The issue with wide lenses does have a positive APS-C trade off in that it's cheaper to make long lenses and that's great if that's your thing - however I tend to be a wide angle shooter.

johnriley

Link Posted 23/08/2007 - 14:04
Quote:
with the way the sensor moves in the pentax, for the shake reduction, i wonder if its possible to develope a camera that can capture multi images, with a one pixel shift, and merge them....like a sixty mp still off a 10 mp sensor....

There is such a device in existence - the human eye. The eye vibrates and hence the image contantly is scanned by more than one set of receptor cells. The resolution is astonishing.

However, the software is also quite sophisticated...
Best regards, John

ChrisA

Link Posted 23/08/2007 - 14:07
MattMatic wrote:
Additionally, for landscape photographers, the FF has the appeal of gaining ultra-wide that is very difficult to do with APS-C.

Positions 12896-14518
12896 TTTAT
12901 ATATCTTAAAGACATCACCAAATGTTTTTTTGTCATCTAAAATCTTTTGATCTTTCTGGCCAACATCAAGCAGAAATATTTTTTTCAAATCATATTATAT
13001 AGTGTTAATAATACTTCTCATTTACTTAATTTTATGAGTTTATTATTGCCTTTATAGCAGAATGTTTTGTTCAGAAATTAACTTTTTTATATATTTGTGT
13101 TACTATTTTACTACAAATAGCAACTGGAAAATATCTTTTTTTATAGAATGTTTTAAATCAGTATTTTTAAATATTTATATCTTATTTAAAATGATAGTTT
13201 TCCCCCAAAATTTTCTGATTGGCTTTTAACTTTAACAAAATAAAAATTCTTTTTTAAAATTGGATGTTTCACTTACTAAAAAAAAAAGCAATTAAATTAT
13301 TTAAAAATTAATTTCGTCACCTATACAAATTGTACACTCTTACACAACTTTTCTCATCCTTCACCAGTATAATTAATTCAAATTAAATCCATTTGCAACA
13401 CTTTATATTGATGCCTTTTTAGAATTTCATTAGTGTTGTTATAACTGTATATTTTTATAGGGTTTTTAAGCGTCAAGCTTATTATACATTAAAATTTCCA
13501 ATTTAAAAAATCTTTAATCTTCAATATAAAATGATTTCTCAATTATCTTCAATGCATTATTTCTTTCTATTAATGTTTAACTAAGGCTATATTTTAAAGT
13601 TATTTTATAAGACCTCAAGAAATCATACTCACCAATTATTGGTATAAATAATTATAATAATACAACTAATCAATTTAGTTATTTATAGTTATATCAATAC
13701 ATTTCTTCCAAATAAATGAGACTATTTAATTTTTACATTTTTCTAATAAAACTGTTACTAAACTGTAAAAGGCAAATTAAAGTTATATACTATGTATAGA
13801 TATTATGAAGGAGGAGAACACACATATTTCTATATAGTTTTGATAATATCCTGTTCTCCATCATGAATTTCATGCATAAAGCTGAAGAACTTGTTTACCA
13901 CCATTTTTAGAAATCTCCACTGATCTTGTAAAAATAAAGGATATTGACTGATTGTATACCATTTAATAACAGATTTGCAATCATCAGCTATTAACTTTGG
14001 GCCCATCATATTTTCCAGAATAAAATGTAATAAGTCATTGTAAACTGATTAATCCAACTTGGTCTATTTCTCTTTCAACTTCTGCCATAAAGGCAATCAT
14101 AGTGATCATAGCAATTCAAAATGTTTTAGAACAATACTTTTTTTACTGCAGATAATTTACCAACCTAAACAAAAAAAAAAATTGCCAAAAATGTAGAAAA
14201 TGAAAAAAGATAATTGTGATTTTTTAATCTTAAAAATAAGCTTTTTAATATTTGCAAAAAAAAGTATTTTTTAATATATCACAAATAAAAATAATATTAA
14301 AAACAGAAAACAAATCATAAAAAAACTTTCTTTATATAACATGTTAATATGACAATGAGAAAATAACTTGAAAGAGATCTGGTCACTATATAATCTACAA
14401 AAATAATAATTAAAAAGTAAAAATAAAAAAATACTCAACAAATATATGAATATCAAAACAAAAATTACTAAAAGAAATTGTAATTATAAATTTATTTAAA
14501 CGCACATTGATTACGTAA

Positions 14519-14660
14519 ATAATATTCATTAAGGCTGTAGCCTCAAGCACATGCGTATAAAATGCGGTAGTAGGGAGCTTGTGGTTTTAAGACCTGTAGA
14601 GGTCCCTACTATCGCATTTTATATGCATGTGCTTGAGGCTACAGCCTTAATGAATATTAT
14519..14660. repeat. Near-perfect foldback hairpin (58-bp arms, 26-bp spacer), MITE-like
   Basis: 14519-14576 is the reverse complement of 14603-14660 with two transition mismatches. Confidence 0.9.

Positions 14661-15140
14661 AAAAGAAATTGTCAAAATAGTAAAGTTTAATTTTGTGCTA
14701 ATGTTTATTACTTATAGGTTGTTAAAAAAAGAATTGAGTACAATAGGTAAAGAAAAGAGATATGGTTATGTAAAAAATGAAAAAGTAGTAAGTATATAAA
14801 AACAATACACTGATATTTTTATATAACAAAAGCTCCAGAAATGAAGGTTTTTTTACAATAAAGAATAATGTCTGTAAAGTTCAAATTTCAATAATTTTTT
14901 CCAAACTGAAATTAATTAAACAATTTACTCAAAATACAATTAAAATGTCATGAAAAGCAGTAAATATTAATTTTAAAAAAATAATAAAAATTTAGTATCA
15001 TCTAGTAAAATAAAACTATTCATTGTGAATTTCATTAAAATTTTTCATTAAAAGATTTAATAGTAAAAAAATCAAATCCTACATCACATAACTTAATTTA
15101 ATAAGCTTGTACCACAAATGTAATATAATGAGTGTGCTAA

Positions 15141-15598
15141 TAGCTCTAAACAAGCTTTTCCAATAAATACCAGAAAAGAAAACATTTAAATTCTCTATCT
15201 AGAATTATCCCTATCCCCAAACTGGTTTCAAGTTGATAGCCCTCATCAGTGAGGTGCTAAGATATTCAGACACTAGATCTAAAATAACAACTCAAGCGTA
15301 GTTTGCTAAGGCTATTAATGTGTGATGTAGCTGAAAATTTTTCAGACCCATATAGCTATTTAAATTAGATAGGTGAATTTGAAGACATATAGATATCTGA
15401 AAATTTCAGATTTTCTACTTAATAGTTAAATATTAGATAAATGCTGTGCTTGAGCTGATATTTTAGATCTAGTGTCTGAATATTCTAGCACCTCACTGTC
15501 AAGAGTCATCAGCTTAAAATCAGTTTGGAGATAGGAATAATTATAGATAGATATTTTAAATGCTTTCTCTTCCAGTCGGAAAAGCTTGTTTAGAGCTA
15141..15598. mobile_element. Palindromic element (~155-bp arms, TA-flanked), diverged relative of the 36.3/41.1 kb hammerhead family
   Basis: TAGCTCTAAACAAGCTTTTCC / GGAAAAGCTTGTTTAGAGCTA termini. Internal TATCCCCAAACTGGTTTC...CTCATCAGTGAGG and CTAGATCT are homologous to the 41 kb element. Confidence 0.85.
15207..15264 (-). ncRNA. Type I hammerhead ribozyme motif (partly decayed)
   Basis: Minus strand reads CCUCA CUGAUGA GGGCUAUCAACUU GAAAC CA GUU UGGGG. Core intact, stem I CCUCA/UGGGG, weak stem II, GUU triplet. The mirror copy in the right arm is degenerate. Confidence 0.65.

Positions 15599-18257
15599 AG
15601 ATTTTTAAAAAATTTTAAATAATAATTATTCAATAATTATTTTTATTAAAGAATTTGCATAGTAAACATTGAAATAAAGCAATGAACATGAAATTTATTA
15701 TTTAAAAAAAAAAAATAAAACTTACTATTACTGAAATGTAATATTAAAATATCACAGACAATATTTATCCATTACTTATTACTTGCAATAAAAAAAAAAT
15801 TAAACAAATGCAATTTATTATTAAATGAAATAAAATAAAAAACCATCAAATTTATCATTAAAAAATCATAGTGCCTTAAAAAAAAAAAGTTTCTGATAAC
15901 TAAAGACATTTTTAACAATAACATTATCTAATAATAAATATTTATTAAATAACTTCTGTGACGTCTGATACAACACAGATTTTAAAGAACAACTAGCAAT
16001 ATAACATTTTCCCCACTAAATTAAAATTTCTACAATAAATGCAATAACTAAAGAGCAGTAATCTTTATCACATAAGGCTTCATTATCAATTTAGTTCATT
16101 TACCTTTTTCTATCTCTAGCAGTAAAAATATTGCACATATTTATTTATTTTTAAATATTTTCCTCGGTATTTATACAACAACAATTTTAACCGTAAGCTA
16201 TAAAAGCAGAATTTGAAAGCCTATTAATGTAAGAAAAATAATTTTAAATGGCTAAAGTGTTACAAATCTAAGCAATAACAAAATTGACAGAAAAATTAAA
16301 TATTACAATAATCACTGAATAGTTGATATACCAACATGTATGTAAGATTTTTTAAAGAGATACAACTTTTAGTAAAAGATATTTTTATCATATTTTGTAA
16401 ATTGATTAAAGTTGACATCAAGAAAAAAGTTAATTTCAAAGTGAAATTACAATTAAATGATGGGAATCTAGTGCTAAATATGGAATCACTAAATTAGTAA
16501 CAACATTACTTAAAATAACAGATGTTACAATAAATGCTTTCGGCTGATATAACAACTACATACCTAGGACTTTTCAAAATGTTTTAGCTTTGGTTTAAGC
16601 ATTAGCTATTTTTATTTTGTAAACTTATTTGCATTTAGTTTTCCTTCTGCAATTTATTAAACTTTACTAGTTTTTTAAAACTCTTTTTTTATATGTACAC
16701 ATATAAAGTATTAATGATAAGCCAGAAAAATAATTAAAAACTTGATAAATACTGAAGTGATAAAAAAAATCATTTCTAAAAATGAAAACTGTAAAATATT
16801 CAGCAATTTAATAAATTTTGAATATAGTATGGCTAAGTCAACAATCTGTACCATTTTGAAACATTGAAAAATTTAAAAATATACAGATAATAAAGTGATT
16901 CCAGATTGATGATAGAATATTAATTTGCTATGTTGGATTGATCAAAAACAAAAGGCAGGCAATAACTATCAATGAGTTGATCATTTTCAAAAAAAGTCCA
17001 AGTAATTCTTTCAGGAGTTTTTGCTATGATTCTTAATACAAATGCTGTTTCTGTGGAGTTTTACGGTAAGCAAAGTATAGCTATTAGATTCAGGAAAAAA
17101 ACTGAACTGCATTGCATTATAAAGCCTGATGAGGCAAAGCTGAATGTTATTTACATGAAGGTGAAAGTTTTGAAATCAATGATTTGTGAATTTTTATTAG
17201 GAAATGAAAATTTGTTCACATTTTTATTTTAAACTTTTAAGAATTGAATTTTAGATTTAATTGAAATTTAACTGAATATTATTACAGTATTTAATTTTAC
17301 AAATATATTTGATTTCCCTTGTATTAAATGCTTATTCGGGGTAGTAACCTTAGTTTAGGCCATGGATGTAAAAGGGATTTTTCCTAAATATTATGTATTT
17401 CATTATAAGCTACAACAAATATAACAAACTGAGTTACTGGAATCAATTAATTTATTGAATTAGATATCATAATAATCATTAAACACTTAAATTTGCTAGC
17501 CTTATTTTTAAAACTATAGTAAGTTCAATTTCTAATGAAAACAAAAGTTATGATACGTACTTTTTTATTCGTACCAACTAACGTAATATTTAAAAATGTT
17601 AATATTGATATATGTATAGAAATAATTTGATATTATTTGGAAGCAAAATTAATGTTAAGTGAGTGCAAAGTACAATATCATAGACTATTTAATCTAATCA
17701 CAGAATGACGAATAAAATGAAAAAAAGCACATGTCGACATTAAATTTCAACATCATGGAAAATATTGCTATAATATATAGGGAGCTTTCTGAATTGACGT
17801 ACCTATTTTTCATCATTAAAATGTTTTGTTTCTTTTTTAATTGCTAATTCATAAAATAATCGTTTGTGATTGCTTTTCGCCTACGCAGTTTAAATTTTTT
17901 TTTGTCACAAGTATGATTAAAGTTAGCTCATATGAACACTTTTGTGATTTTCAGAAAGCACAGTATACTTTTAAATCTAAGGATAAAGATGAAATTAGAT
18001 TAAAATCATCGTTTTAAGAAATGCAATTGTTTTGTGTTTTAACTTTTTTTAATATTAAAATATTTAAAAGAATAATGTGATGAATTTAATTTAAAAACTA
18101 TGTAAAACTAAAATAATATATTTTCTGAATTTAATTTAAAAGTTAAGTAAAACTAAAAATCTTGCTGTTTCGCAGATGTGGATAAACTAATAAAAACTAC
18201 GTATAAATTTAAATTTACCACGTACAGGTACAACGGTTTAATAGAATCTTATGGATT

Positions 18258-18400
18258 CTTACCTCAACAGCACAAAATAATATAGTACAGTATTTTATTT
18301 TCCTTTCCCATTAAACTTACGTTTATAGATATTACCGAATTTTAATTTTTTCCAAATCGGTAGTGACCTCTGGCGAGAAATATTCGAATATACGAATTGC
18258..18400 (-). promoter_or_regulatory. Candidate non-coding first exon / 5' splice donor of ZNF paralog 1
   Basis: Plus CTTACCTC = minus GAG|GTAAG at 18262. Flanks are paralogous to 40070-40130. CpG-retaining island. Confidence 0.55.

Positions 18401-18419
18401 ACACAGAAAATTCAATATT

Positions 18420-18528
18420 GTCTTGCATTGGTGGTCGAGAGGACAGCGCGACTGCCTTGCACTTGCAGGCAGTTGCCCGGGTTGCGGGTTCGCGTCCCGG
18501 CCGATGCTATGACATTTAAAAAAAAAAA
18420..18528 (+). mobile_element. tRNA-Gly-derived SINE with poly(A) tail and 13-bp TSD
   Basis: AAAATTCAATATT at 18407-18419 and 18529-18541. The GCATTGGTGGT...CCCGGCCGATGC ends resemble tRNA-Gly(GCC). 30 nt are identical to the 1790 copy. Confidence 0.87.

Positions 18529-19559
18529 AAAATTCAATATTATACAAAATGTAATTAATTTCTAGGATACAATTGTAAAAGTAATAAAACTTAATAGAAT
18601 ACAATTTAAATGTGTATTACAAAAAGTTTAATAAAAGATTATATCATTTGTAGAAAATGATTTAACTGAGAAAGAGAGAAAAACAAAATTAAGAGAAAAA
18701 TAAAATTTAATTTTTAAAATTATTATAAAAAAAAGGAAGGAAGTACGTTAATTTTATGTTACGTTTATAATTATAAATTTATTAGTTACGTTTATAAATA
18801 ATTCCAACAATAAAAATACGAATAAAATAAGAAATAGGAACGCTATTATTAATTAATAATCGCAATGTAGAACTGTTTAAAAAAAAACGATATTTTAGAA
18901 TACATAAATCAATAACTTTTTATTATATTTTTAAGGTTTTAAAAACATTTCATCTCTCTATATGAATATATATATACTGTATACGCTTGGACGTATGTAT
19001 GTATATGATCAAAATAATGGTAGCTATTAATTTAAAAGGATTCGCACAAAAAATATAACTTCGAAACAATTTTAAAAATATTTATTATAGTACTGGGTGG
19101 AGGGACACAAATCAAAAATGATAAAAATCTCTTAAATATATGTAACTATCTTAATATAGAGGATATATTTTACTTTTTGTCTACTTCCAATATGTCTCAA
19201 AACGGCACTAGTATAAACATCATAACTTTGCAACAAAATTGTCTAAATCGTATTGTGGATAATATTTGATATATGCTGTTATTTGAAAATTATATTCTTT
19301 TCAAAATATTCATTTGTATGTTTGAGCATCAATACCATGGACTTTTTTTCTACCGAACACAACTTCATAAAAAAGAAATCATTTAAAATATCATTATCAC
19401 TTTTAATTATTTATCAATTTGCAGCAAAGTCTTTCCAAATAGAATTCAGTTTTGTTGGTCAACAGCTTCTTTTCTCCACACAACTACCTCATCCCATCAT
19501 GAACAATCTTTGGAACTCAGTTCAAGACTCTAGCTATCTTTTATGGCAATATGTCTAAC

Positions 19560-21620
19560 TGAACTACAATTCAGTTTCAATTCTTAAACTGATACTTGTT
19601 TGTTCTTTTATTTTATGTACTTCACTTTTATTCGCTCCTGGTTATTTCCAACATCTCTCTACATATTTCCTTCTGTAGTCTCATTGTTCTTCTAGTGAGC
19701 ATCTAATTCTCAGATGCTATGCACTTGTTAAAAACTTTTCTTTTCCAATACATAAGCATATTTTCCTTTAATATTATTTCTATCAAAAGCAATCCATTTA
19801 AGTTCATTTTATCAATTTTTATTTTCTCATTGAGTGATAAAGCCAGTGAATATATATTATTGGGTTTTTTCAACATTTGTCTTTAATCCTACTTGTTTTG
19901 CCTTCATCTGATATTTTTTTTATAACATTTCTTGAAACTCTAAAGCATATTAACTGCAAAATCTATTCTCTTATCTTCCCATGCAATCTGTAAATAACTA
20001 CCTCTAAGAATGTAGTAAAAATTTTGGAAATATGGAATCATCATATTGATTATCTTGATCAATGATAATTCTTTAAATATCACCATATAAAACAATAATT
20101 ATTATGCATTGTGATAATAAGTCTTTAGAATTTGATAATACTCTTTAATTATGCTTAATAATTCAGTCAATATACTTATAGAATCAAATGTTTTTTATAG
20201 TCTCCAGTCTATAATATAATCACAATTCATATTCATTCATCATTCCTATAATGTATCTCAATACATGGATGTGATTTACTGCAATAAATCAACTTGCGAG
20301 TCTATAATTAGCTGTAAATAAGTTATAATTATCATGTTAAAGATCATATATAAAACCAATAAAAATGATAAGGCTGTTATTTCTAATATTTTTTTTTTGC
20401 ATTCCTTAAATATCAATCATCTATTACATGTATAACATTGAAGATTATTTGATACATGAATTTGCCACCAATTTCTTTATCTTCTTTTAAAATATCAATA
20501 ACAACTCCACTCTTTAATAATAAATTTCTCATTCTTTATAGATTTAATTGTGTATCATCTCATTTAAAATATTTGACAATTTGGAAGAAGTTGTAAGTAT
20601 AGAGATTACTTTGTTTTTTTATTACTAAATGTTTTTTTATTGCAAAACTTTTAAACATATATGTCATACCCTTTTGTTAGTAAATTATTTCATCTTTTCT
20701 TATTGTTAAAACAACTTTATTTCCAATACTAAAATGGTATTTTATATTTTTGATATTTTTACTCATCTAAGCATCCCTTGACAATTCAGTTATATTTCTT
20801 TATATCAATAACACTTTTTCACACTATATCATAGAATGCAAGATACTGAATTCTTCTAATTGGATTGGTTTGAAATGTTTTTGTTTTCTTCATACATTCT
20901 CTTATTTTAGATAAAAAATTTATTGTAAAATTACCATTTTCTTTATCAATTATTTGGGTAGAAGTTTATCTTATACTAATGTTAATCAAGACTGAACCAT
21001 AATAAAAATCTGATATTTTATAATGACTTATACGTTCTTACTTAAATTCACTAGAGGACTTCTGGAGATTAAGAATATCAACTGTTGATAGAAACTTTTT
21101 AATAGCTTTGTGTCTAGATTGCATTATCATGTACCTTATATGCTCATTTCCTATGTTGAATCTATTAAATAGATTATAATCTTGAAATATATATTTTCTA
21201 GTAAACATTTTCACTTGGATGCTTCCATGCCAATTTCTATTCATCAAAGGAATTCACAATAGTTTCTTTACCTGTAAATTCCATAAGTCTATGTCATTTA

Just out of curiosity, can you go ultra-ultra wide with bigger format still than 35mm, by the same token?

johnriley

Link Posted 23/08/2007 - 14:13
In a way you can, with Horizon panoramic cameras and the like. There are some medium format oddities around that are ultra-wide.

Generally, though, 35mm is the format that caters for extremes.
Best regards, John

niblue

Link Posted 23/08/2007 - 14:33
johnriley wrote:
In a way you can, with Horizon panoramic cameras and the like.

I used to have one of those - it's a very interesting camera and capable of excellent results if used carefully.

redbirdpete

Link Posted 24/08/2007 - 10:07